The Student Success Task Force Recommendations—What’s Next?

Immediate Past President

It’s hard to believe that the Student Success Task Force (SSTF) Recommendations were adopted by the Board of Governors less than two years ago, especially given the many changes that colleges have made, or will soon be making, with respect to various aspects of the functioning of their matriculation and counseling programs (see for more information). As there are ways to “tweak” operations within the student services realm by centrally changing rules, some viewed this as the “low-hanging fruit” with respect to implementing numerous elements of the SSTF recommendations. But none of these changes can truly be effective without corresponding changes to instructional programs and the campus culture. Many of the instructional changes must happen at the level of the individual classroom, but others are at the curricular level. Most importantly, these efforts must be coordinated and involve student services and instruction, as one without the other will not achieve the broader goal of significantly impacting student success. Furthermore, focusing solely on success in basic skills courses without also implementing changes across the curriculum will not yield the outcomes that California needs. As faculty, curricular matters fall under our purview, and we must act responsibly and identify and address where our instructional practices need to change. Considering the need for far-reaching and integrated changes, what should your local student success agenda focus on? What aspects of the SSTF recommendations do the faculty need to take ownership of and start addressing today? What recommendations can be made explicitly to faculty at the local level to consider and act on?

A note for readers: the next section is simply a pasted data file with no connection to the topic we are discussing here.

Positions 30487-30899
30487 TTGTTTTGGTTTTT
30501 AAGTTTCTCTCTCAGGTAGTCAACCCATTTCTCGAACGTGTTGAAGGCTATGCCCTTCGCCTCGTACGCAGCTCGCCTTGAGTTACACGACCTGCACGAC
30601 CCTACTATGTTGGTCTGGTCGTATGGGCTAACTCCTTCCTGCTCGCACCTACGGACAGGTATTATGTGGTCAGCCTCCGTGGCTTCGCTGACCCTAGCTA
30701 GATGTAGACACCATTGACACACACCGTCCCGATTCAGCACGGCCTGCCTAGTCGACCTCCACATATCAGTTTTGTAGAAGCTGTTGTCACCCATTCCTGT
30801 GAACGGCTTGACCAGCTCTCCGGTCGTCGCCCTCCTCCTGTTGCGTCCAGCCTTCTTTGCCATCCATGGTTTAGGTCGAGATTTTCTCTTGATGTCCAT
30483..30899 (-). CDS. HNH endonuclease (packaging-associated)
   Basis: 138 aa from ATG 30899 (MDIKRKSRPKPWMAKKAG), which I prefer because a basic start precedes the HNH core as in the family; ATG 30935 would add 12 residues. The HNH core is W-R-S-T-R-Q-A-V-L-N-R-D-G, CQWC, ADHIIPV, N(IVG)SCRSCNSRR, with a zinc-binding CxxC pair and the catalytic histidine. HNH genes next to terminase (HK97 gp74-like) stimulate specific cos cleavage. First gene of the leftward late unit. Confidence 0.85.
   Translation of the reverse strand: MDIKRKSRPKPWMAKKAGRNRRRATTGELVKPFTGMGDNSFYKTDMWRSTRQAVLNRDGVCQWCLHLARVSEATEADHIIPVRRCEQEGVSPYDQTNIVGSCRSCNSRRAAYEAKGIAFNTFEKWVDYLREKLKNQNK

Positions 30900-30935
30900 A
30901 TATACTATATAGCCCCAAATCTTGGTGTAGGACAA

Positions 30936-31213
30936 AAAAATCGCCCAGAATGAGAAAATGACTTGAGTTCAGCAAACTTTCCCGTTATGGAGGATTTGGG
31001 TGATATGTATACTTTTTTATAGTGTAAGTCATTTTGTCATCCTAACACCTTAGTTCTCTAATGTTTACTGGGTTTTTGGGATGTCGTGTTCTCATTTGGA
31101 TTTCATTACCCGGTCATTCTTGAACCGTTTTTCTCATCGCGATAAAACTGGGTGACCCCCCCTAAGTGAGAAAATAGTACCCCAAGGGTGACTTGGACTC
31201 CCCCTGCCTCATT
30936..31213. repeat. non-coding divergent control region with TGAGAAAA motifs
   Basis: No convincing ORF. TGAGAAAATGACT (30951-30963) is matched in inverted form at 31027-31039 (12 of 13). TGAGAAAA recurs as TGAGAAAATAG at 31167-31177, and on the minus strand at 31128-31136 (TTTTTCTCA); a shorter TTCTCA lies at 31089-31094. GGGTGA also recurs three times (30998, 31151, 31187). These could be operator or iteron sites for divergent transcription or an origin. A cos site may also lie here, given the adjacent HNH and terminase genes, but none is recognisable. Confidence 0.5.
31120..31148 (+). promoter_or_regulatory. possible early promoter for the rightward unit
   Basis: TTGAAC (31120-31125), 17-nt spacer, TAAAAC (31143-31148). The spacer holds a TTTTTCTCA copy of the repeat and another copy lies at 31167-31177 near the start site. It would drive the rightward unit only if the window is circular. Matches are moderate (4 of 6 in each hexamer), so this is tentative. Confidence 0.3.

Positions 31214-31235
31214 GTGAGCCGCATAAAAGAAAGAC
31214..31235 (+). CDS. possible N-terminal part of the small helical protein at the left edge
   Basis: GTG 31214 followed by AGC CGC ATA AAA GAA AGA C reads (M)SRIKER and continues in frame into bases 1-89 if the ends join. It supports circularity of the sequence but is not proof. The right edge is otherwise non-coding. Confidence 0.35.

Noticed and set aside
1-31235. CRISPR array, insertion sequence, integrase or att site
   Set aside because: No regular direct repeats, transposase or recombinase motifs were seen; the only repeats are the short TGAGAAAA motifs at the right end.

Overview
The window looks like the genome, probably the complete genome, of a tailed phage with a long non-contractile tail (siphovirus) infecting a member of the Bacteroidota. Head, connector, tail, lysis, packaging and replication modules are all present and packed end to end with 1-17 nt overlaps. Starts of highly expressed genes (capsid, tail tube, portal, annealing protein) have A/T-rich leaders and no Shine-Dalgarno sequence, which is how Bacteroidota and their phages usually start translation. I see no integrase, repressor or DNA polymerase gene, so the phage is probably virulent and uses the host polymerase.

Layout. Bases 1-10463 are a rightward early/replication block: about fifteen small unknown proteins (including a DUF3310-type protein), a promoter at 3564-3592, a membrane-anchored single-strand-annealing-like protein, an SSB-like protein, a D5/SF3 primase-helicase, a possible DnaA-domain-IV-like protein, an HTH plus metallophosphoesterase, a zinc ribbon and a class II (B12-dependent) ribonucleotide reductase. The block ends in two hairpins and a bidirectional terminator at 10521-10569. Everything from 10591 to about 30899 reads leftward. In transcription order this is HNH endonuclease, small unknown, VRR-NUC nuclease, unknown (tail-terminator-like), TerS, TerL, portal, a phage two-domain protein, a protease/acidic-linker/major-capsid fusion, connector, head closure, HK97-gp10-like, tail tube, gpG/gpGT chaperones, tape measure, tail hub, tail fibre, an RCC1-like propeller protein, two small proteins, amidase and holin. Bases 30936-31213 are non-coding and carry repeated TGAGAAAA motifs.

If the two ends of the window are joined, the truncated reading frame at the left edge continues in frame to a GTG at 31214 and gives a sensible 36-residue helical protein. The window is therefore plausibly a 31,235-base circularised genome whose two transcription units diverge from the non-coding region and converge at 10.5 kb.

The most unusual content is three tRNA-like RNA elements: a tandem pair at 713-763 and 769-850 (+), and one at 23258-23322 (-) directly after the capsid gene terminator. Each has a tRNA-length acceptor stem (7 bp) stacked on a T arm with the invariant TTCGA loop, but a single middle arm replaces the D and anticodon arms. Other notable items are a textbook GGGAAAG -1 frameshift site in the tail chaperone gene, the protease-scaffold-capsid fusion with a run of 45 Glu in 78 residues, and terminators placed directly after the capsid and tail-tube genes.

Long before the SSTF was convened, the ASCCC had already been thinking about not only student success, but also about the integrity of our degrees. In fact, the two efforts were inextricably linked when the body opted to raise graduation requirements for our degrees and the Basic Skills Initiative came into existence. Shortly thereafter, the ASCCC began the long process of changing Title 5 regulations to simplify local processes for the implementation of prerequisites. However, we are still not fully committed to taking the steps necessary to compel students to engage in the course-taking patterns that will serve them best. This is absolutely critical—we can only make significant advances in student success if we re-think our view of access and fundamentally change our culture and attitudes. As an example, we need to ensure that a prerequisite is not an “access-barrier”, but rather a “success-facilitator”. We also have to put students first when developing schedules, as opposed to only considering how many courses and what we want to teach. It is critical that we consider past enrollment patterns when planning schedules, but we also need to develop more sophisticated approaches to ensuring that our selection of offerings is appropriate and, ideally, incentivizes effective course-taking patterns. We need to take steps locally to implement the aspects of the SSTF recommendations that simply cannot be effectively mandated centrally (e.g., Recommendation 4.1: Highest priority for course offerings shall be given to credit and noncredit courses that advance students’ academic progress in the areas of basic skills, ESL, CTE, degree and certificate attainment, and transfer, in the context of labor market and economic development needs of the community). If we want to continue to enjoy the local autonomy that we so greatly value, we must be certain to make strides towards the goals adopted by our Board of Governors. We can begin this through some specific areas tied to the SSTF recommendations: